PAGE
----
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A Brief History

The Eastham Part-time Residents Taxpayers Association has an interesting history that dates back to the middle 1960's when a group of Eastham taxpayers, who lived in Eastham during the summer months and were paying seventy percent of the Real Estate Taxes, became interested in obtaining the right to vote on fiscal matters at Town Meetings and they formed a group known as The Eastham Non-Resident Taxpayers Association.

The two main leaders of this group of taxpayers were Leo Leveille and Fred Eimert who strongly voiced their concerns about the "taxation without representation" situation that exists in Massachusetts while other New England states, such as Connecticut, allow anyone owning property in a town that is assessed at more than one thousand dollars to vote at town meetings. The Connecticut statute authorizing such voting dates back to 1902 and probably was a codification of existing common law and custom.

In Eastham, the part time resident taxpayers were not only denied the right to vote at town meetings but were also not even allowed to speak at Town meetings or to serve on Town Boards. Because of this "closed door" situation, the part time resident taxpayers who were interested in becoming more active in helping to make Eastham a better place to live, felt that they were being kept "on the outside looking in" without a voice in town affairs although they were paying most of the town's taxes. This situation quickly caused this informal taxpayers group to steadily grow to over one thousand members and on October 29, 1973 they became one of the very first non-resident taxpayer associations to be legally incorporated in the Commonwealth of Massachusetts and were granted the name of Eastham Non-Resident Taxpayers Association, Inc. by the Secretary of the Commonwealth.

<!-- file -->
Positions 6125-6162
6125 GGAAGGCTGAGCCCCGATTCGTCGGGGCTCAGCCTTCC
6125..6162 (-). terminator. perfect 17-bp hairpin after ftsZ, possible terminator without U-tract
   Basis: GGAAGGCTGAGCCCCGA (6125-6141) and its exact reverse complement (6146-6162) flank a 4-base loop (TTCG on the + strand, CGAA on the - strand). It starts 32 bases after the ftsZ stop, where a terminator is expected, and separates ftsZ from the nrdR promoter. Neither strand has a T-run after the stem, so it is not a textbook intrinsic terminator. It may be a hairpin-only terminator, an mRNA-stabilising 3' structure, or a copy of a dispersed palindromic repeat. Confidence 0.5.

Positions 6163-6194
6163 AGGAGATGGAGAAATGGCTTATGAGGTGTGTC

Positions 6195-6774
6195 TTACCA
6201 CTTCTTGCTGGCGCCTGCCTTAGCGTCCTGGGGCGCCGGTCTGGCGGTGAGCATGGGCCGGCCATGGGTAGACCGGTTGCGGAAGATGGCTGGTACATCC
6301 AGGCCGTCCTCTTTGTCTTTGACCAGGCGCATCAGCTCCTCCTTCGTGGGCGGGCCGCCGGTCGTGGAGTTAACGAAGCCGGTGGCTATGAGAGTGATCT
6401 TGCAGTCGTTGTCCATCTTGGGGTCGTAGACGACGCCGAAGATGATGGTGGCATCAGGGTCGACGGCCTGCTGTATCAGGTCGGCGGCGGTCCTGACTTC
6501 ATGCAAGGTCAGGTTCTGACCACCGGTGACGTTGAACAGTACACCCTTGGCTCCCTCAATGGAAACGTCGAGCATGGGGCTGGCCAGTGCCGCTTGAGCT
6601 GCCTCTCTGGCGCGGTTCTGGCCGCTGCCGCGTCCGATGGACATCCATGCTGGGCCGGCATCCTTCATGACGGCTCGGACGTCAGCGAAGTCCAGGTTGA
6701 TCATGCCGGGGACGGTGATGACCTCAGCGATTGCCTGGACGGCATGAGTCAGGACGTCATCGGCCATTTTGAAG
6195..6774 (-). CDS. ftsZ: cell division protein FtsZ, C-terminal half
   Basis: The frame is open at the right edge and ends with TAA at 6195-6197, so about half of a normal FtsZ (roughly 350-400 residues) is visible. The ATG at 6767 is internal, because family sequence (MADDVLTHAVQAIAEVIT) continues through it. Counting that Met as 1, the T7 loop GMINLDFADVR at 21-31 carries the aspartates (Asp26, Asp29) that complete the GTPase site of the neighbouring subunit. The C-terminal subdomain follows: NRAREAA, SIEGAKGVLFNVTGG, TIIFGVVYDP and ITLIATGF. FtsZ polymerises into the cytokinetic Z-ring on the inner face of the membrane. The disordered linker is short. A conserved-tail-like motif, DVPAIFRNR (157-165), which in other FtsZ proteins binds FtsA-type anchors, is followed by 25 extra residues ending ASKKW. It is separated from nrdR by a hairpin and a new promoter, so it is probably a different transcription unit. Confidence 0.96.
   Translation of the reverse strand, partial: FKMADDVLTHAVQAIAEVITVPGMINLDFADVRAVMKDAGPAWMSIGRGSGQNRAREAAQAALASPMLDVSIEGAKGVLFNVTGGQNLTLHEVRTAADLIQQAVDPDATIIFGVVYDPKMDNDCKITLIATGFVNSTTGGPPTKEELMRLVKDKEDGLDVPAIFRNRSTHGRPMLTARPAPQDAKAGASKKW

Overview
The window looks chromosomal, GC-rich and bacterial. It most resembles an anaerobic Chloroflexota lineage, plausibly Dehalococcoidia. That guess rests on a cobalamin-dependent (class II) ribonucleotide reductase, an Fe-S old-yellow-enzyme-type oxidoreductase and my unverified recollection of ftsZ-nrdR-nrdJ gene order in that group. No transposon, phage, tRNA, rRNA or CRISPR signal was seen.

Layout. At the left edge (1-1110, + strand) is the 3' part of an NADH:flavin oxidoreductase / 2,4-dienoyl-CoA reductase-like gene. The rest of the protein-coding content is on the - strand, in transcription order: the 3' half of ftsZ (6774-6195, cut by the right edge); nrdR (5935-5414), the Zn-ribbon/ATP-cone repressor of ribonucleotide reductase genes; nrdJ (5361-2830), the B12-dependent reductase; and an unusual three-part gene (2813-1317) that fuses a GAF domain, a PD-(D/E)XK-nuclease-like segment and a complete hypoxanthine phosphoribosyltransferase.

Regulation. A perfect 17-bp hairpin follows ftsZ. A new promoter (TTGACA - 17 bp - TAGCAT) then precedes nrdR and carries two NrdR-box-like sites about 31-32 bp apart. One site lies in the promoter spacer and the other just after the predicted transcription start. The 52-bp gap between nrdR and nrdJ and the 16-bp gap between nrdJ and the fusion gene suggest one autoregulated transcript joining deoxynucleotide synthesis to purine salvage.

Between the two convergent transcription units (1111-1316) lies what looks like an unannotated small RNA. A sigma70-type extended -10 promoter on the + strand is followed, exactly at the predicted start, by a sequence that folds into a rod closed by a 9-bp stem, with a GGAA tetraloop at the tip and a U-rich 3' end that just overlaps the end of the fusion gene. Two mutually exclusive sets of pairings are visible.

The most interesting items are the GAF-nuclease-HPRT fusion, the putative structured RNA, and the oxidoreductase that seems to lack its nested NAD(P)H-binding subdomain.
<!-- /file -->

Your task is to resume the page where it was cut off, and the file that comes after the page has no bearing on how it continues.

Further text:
The Association's main effort to obtain non-resident taxpayers voting rights on non-elective issues at town meetings came to an end in 1981 when a bill to do so, introduced by Representative Edward Connelly of Agawam, who was also a summer resident of North Eastham, failed to get legislative approval. Among the many reasons given for the legislation's failure was the strong opposition from Berkshire counties that also have large non-resident taxpayer populations.

During the 1980's the Association kept members informed of town activities by newsletters, and the cooperation with the town continued to improve with the mutual realization that in many areas the part and full time residents have a common interest in keeping taxes low and preserving the unique beauty of Eastham. In addition to making annual gifts to the town of items that were not provided by taxes, the association created a legal defense fund to be available for use when projects harmful to the town or environment were proposed.

In 1991 the Town of Eastham approved a Home Rule Charter that created the position of Town Administrator with broad powers and duties as the chief administrative officer of the town. The charter provided for "a town meeting open to all voters" but did not contain any residency or voter requirements for any of the towns' appointed officers, board and committee members or employees. As a result of this new charter, many Association members, who were able to come to the Cape during the winter, have been appointed to serve on town boards and committees.


The purpose of this association is to enhance the betterment of the whole community of the Town of Eastham, helping to improve the quality of life for part-time and full-time residents, and to provide a voice for the members in the affairs of the town.